Writer Pete Chiarelli, a native of Fort Lewis, Wash., is the storyteller behind "The Proposal," a romantic comedy starring Sandra Bullock and Ryan Reynolds opening at theaters June 19.

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Unlike many young people who move to Los Angeles to work in the film industry, Pete Chiarelli didn’t have a screenplay in his pocket.

“I just knew nothing about screenplays,” said Chiarelli, a Northwest native born to a military family in Fort Lewis. He studied economics and broadcast journalism at the University of Washington, graduating in 1996, before entering the Peter Stark Producing program at the University of Southern California. “I remember sitting in a class in the Stark program and having a professor explain that a screenplay has three acts and thinking, oh, my God, [screenplays] do have three acts.”

But, upon graduating and starting a career as a producer in the industry, he quickly discovered a love for storytelling. After completing a screenplay now “buried in the deepest drawer in my house,” he began work on “The Proposal.” A romantic comedy about a demanding boss who tries to avoid deportation to Canada by enlisting her assistant to marry her, the screenplay found favor at Disney and is opening in theaters this weekend, starring Sandra Bullock and Ryan Reynolds.

Chiarelli said he was always “a closet fan” of romantic comedies, citing “Tootsie,” “When Harry Met Sally” and Cameron Crowe’s movies as favorites. “But I hadn’t seen a romantic comedy in a while that I liked. So I had this idea from working in Hollywood, just witnessing this boss-assistant relationship dynamic. I thought it was a good fit.”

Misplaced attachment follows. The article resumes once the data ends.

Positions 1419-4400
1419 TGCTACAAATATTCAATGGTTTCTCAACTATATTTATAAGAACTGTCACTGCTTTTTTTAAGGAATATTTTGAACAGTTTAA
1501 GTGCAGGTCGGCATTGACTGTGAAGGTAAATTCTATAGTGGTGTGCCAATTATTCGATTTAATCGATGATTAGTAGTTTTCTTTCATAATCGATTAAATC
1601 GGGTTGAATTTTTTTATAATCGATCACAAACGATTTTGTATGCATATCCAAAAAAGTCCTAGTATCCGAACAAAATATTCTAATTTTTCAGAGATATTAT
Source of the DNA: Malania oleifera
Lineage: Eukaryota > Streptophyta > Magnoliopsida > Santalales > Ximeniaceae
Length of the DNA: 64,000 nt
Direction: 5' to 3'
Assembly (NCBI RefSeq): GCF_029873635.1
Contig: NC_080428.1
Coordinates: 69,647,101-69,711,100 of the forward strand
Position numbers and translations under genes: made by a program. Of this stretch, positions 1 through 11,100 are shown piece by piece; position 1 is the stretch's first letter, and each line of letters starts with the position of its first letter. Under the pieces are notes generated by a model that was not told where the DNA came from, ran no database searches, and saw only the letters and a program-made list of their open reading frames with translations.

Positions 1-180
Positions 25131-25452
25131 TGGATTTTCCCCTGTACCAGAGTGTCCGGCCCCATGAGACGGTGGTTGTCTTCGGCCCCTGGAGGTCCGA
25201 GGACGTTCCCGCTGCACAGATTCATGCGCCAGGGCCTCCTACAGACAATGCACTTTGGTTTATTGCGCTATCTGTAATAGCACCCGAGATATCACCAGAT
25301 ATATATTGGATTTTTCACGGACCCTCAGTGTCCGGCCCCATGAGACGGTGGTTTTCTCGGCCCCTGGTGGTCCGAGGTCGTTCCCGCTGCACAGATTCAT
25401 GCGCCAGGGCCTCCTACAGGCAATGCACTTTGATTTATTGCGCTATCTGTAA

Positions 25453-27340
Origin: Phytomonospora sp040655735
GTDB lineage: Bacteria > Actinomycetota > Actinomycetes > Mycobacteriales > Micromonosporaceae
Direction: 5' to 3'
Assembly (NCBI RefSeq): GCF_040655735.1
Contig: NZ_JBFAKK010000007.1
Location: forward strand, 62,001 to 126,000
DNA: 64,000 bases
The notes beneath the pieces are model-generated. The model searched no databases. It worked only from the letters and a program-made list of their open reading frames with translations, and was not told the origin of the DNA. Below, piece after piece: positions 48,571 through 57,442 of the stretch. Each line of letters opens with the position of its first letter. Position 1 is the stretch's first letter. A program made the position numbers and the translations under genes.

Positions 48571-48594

He liked the idea of making a funny movie that was also romantic. “I think you can lead with the comedy,” he said.

During production, Chiarelli was very involved in the making of the film, continually revising and tweaking the dialogue in response to suggestions from the director (Anne Fletcher) and the cast. Bullock, in particular, had numerous notes for her role. “She was like, let’s go for it. There are some jokes at the beginning where [the character is] highly unlikable. She says awful things. It wasn’t that awful originally, but [Bullock] was like, let’s really go for it, don’t pull any punches.”

Chiarelli said he set the story in the world of book publishing (Bullock’s character is an editor) to keep things far from Hollywood. “I remember the first year I moved down here, I was so hellbent on succeeding professionally that I realized I hadn’t read a paper in a year, other than Variety or the Hollywood Reporter,” he said. “Your world becomes so small, so competitive, dog-eat-dog. You just kind of lose focus a little bit.” That’s what happens, he said, to his two lead characters in the movie. “That’s kind of the journey that both of them go through. They realize, OK, we were a little out of whack.”

Moira Macdonald: 206-464-2725 or mmacdonald@seattletimes.com